This piece is the first time I have combined my interests of music and the study of space. At the time of writing the libretto in late 2017, a renewed interest in Space was very apparent, spurred on by the flamboyant publicity surrounding the company SpaceX and their novel re-usable rockets. My own interest in space exploration started as a child. I could remember that at the age of seven, I was enamoured with tales of space exploration, from the Apollo moon landings to the then current Space Shuttle program.
In this work, I set out to write in response to the idea of extra-terrestrial colonisation, from posing the idea to musical representations of the challenge and the emotions that they may well provoke. I used quotes from three scientists who have put forward their thoughts on the subject, and indeed, the title of this piece is a development of Konstantin Tsiolkovsky’s musing of “Earth is the Cradle of Humanity, but one cannot live in the cradle forever”. I decided to use an orchestra along with a chorus and a narrator.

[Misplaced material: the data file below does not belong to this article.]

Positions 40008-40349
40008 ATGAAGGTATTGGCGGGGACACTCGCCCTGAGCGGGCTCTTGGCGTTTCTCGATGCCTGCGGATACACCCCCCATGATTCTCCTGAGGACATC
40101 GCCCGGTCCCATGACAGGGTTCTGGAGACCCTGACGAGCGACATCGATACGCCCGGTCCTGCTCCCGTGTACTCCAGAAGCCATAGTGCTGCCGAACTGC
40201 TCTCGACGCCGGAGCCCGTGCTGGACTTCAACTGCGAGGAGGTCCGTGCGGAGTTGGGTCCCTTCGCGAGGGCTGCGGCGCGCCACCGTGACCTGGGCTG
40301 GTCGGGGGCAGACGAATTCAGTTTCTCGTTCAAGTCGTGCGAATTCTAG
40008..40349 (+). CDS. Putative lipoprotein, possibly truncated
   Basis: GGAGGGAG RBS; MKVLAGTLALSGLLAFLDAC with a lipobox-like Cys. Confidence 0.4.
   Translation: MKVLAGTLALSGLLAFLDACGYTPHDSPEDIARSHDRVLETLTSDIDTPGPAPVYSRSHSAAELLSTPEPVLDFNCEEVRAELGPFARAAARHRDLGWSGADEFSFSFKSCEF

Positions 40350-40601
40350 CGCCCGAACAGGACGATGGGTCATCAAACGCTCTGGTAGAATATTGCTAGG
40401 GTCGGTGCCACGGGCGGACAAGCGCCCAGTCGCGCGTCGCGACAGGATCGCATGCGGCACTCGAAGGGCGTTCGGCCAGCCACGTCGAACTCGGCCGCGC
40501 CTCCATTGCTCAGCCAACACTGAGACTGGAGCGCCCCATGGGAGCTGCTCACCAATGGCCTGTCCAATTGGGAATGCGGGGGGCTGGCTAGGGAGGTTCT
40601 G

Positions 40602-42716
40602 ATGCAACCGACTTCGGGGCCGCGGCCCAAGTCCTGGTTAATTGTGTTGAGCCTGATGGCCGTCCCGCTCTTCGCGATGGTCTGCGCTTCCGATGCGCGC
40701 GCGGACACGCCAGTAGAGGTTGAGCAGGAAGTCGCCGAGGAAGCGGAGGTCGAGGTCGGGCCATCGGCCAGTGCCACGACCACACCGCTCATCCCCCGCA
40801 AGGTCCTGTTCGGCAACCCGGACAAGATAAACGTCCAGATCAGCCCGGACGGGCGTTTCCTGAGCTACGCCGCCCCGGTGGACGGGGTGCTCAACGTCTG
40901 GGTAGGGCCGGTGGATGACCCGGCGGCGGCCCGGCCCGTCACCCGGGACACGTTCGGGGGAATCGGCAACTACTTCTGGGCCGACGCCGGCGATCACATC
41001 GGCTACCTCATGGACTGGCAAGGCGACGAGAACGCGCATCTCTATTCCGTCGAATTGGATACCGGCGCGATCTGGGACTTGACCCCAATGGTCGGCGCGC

The work is in five sections:
II. The Challenge, part 1 – Technological
III. The Challenge, part 2 – Social
IV. The Challenge, part 3 – Danger!
V. Reaching Out, in memoriam Stephen Hawking
I completed this piece with, initially, a very different movement from the one in this final score. That movement was going to be a somewhat faster and more forward-looking piece of music, using only in part the quotation from Stephen Hawking. However, on March 14th 2018, Professor Stephen Hawking died at the age of 76. It sent a shockwave throughout the world, and I could not help but rethink the last section of my work to pay respect to his memory as a scientist. I chose a smaller orchestration to contrast the full orchestral tutti of the penultimate movement and ends with the narrator reading out a set of quotes from Hawking which I assembled from the NASA 50th Anniversary lecture that he conducted. With that in mind, I have decided to dedicate this work to the memory of Stephen Hawking, and all those who have come before, and will go in the future, to further unravel the mysteries of the universe.